Film, Hindi, Review


To be honest, the first half of Raincoat has one gobsmacked. As one comes out at the intermission, you cannot help but feel that the film is not working at all. A killingly slow pace, obvious ‘acting’ by the leads particularly by Aishwarya Rai and terribly, terribly stilted dialogues really make you wonder if you are indeed watching a Rituparno Ghosh film. But as the plot begins to unravel in the second half, you actually begin to see much of the first half actually in perspective and as the film reaches its climax, you do feel the film has a few positives after all.

Tackling his first feature film in Hindi, Rituparno Ghosh, inspired by O Henry’s Gift of the Magi, by and large, makes good use of the limited space that much of the film takes place in. In his staging of scenes, you never feel too claustrophobic or caged in spite of the room being cluttered with furniture items and the windows of the house being closed to the outside world.  And to Ghosh’s credit, you go along with the two leads. However, the interruptions from the outside world in fact tend to jar the narrative rather then give relief to the viewer but then again perhaps this exactly was the director’s intention after all. But you do feel at times he is hampered by being in one space as he resorts to fade ins and fade outs to show passage of time – surely this aspect could have been tackled more creatively.

Being primarily a two-character film, the film is quite a showcase for both Ajay Devgn and Aishwarya Rai. Naturally, the actors try and make the most of their roles. Though not his best performance, Devgan is efficiently good as ever, but a word here for Aishwarya Rai. After her stilted, fake act in Bride and Prejudice, she gives perhaps her most coherent performance since Hum Dil De Chuke Sanam (1999). While admittedly there are sequences where she is ‘acting’ (the line is extremely thin for both Devgn and Rai as they are acting out successful lives for each other but Devgn is always believable even in his lies while Rai seems to be ‘performing’), there are poignant moments of her character that she manages to capture with charm and dignity. Notice the heartrending tone of her voice as she asks Ajay to make a serial on her life or her breakdown when she asks him not to show her dreams. Anu Kapoor does bring some relief as the intruder in the house but perhaps the film might have explored doing away with him altogether and having Devgn realize the truth about Rai as he explores the house in her absence maybe finding the court notice or whatever. That could have made the film a lot stronger and more tightly knit, as Kapoor’s role is just there to offer us information and gets too explanatory.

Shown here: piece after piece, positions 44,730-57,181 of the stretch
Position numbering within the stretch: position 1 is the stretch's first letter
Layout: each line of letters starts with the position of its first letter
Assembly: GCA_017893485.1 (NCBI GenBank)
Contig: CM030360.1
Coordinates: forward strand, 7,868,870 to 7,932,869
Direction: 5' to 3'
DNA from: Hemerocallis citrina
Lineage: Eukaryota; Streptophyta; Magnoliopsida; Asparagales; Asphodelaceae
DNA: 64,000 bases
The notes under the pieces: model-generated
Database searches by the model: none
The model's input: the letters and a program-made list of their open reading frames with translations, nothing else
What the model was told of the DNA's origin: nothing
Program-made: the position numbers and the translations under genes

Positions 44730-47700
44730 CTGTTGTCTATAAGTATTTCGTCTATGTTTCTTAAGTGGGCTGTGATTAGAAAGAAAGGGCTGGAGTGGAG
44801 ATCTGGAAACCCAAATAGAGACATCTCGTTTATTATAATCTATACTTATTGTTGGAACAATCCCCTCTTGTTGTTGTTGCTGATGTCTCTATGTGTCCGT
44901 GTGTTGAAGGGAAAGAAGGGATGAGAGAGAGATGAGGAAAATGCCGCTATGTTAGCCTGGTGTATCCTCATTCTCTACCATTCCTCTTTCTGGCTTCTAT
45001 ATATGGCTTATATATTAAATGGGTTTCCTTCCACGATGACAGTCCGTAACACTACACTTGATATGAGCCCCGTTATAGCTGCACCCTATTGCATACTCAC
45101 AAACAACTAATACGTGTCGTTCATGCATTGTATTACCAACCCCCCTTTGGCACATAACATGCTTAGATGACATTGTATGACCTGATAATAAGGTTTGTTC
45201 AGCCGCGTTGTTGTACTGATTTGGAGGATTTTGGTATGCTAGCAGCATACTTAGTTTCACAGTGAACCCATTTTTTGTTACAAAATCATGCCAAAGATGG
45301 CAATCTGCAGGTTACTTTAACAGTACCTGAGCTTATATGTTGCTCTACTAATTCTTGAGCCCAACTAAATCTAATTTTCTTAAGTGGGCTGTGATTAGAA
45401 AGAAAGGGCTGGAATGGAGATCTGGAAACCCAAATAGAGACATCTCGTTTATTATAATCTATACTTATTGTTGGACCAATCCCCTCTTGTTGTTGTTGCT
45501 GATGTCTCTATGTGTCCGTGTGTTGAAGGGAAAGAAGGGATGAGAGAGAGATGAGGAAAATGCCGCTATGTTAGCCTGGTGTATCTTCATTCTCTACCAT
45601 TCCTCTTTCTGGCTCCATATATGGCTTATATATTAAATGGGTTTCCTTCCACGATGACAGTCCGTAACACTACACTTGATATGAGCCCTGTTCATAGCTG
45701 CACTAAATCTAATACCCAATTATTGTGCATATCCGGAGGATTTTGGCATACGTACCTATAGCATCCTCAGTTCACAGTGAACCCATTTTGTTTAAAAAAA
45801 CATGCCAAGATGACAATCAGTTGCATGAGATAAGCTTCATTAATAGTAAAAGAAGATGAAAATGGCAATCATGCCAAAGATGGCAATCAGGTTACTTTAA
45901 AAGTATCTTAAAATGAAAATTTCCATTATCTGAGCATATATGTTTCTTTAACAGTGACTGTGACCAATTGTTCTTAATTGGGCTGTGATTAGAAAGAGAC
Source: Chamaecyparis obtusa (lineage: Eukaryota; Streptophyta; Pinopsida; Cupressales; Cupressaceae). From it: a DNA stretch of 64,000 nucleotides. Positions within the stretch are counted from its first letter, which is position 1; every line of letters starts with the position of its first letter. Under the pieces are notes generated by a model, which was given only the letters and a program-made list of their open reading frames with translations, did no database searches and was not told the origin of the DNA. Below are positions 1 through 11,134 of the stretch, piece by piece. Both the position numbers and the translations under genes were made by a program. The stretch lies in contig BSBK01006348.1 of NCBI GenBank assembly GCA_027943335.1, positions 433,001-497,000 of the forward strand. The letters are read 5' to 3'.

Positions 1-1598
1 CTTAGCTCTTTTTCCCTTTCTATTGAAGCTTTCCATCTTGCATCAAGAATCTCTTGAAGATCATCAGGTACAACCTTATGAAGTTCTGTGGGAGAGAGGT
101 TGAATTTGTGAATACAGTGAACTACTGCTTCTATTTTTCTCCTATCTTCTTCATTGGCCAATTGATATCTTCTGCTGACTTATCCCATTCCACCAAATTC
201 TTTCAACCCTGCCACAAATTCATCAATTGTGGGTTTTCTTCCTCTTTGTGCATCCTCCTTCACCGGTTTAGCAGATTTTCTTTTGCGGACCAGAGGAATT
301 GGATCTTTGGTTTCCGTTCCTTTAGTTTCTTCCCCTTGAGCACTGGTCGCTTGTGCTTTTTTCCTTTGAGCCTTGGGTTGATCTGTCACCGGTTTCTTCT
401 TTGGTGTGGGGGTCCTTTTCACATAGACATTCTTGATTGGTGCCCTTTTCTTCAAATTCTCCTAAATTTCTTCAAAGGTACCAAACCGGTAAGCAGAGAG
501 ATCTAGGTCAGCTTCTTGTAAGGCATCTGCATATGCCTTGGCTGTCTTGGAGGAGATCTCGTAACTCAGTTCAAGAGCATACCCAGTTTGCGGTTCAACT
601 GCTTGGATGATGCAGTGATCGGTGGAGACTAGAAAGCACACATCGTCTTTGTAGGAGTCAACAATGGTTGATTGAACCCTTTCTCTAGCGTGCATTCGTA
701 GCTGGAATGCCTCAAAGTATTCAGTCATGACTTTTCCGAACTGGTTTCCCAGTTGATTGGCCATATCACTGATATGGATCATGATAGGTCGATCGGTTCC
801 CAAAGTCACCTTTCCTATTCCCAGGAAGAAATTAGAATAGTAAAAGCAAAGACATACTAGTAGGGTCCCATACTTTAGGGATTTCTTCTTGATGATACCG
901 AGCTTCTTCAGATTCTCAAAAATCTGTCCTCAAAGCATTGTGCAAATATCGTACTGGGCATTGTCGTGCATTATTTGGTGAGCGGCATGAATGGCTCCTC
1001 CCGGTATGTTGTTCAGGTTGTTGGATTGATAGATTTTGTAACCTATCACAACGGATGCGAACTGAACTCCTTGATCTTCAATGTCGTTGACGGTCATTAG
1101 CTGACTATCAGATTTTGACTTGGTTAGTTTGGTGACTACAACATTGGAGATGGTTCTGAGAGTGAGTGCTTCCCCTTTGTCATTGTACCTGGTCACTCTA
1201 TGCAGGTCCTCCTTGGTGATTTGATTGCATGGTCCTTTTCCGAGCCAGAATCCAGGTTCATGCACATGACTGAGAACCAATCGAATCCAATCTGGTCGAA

On the negative side, the flashback sequences of Devgn and Rai are unable to bring out the intensity of their romance. In fact, there seems to be a surprising lack of chemistry between the two in these sequences. The transitions too into the flashback sequences could have been better handled. And as mentioned, much of the first half is killed by its total lack of pace and awful, meaningless squirm-worthy dialogues. Maybe the film might have worked better without an interval because at interval point, one is actually contemplating if one should watch the rest of the film.

Technically, Avik Mukherjee’s camerawork is a big plus point. Be it his evocative framing or subdued lighting, the two-time National Award winner enhances the film several notches. As does the Art Direction by Indranil Ghosh. Gulzar’s voice is used beautifully on the soundtrack and Debajyoti Misra comes up with a sensitive musical score.

Overall, in spite of its few genuine moments and fine enough performances, the film just about passes muster at best and one expected a far, far better film from Rituparno Ghosh considering his track record.


Hindi, Drama, Color

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